March 17, 2022
Productivity matters greatly for the wellbeing of every person in Malta. It is key to supporting high quality and rewarding jobs, and funding public services. Unlocking Malta’s productivity potential will help build a stronger more resilient economy that delivers inclusive and sustainable growth.
On February 22, the National Productivity Board launched the National Productivity Report 2021. The report, entitled Digital Malta, focuses on the role of the digital transformation as a tool that can foster productivity gains leading to improved economic outcomes and to a higher quality of life. The Report presents the outcomes of Digital Transformation Readiness Index that was rolled-out amongst a representative sample of Maltese firms to gauge their readiness to implement and reap the benefits of transformation.
The Index is aimed at shedding light on the micro foundations of digital transformation and firm readiness through twenty-two indicators across five main dimensions being governance & leadership, people & culture, capacity & capability, innovation, and technology. The results highlight very specific gaps in Malta’s digital ecosystem as well as in the readiness of companies across sectors, particularly the low-productivity ones, to truly embrace and internalise digital transformation. Based on the results, the report presents a holistic policy framework to support a digital Malta which will enable the country to achieve higher productivity. In addition, twenty-five specific recommendations are put forward across five enabling factors being talent & skills, research & innovation, financing & incentives, infrastructure & security, and policy & governance.
Despite Malta’s strong and resilient economic performance over the past few years, its productivity performance unmasks several structural economic challenges the country and specifically non-service-based sectors are facing. Malta has successfully steered its economy towards service-based sectors. This has led to the formation of two main sectoral-based clusters. The first cluster, represented by the gambling, information & communication, and other service-based sectors, presents higher-than-average productivity which generated a high-level of value-added with a leaner workforce. In contrast, the second cluster of more labour-intensive sectors has failed to generate high levels of productivity. Even when benchmarked against European countries, Malta’s non-service-based sectors are losing ground compared to other European countries highlighting reduced competitiveness and slower productivity gains. This has an impact on Malta’s national productivity and economic outcomes. Various other economic challenges exist that are structural in nature including unfavourable demographics, low educational outcomes, and fragmented ecosystems. Increasing productivity is the only way to maintain income growth and access to essential goods and services. Since the first industrial revolution, the introduction of new technologies has contributed to higher productivity in firms and in the economy. On this basis, the development and incorporation of new technologies into production processes is essential for growth.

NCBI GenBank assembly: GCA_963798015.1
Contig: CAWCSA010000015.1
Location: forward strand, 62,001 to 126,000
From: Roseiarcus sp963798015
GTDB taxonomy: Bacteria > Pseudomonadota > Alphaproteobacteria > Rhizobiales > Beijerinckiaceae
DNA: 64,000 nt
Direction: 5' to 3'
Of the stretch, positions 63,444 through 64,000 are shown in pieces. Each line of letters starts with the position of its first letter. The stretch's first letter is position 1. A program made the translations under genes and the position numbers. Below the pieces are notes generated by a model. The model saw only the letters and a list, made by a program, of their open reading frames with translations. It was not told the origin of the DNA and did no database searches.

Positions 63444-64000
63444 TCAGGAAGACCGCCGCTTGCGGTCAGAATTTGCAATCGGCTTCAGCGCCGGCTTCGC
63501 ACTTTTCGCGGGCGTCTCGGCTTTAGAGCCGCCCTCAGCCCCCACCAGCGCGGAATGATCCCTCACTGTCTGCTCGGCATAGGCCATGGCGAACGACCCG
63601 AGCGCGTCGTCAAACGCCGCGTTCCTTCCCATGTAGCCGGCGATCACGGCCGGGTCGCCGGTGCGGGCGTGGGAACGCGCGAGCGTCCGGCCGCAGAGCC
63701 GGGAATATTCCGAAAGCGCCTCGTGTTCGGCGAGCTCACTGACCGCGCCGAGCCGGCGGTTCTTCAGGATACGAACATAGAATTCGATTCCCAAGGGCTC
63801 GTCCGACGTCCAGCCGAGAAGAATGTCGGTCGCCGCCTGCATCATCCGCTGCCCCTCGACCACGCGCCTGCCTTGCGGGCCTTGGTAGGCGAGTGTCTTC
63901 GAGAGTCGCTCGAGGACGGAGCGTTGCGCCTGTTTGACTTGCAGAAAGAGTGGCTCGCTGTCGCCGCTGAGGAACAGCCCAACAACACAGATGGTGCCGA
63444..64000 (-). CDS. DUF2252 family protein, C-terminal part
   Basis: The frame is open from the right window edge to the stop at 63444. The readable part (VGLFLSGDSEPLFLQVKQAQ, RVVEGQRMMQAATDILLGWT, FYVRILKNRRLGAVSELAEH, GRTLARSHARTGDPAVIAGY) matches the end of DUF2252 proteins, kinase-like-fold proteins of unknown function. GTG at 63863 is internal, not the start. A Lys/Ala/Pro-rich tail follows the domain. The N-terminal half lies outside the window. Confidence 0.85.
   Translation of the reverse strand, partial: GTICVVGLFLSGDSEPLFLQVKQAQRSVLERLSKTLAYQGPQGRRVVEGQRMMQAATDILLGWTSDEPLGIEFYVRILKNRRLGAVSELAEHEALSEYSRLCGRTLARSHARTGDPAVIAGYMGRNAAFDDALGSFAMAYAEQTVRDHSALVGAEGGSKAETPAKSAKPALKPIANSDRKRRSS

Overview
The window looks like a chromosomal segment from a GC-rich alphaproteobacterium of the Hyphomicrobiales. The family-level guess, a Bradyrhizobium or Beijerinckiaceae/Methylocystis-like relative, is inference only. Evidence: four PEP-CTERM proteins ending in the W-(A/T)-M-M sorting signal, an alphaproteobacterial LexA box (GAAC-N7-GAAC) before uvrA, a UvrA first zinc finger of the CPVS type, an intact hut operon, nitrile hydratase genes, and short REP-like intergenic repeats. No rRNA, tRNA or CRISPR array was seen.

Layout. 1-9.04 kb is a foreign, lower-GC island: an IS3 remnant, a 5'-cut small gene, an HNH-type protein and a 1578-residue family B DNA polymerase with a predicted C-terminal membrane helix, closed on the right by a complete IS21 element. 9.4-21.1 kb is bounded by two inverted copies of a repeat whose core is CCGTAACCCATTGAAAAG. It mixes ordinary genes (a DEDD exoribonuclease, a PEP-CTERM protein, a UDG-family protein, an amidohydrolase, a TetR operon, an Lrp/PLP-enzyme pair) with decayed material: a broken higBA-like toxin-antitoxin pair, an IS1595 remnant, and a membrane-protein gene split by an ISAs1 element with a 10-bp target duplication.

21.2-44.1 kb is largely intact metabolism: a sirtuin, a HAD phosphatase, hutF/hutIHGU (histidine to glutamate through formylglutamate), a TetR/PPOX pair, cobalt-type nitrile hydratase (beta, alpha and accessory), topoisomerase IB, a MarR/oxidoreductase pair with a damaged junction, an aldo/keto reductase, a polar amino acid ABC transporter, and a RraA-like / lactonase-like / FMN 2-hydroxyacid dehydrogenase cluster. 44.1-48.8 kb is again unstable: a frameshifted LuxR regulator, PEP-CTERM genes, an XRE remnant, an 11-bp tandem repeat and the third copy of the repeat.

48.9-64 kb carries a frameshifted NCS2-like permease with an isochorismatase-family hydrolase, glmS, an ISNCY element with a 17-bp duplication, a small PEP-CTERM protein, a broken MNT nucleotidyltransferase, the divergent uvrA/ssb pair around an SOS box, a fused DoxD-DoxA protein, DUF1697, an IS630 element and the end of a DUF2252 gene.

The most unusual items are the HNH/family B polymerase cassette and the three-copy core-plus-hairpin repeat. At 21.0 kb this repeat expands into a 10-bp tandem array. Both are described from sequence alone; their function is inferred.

There is no doubt that digital transformation is a key policy goal across many countries including the European Union and Malta as COVID has accelerated the push towards digital transformation. The digital agenda strongly promoted by the EU, supported by a clear strategy and generous funding mechanisms, provides a strong framework within which Malta can operate; membership of the envisaged Digital Single Market will also strengthen Malta’s competitive position. Malta’s digital readiness places it among the front-runners within the EU – Malta performed above the EU average across all five dimensions of the Commission’s Digital Economy and Society Index (DESI) in 2020 and ranked 5th out of the 27 EU Member States. With a strong policy vision, supported by an investment package of the European Union, particularly the Resilience and Recovery Fund, Malta is well-placed to capitalise and accelerate digital transformation.
Improving productivity is not only an important economic goal, but it can improve the quality of jobs and lead to an improved quality of life. It remains an important concept that needs to be understood and analysed properly. To this end, it is also being recommended that apart from this annual report, the National Productivity Board establishes a research programme and collates supporting datasets to assess and benchmark the driving factors behind productivity differentials between firms, and particularly Maltese firms, to build a broad evidence-base for further enterprise policy intervention. One such stream of research will be to further refine the proposed Digital Transformation Readiness Index and to have an annual report which can benchmark and trace sectoral developments towards digital transformation. Organisations, sectors, and countries are reimagining, reshaping, and retooling for a new era driven by fast technology developments which are impacting our daily lives, employment, consumption behaviours, business models and production processes. Embracing digital transformation has become a matter of survival and if harnessed fully, it can lead to productivity enhancements, improved growth and employment opportunities and better economic outcomes that ultimately can lead to improved quality of life.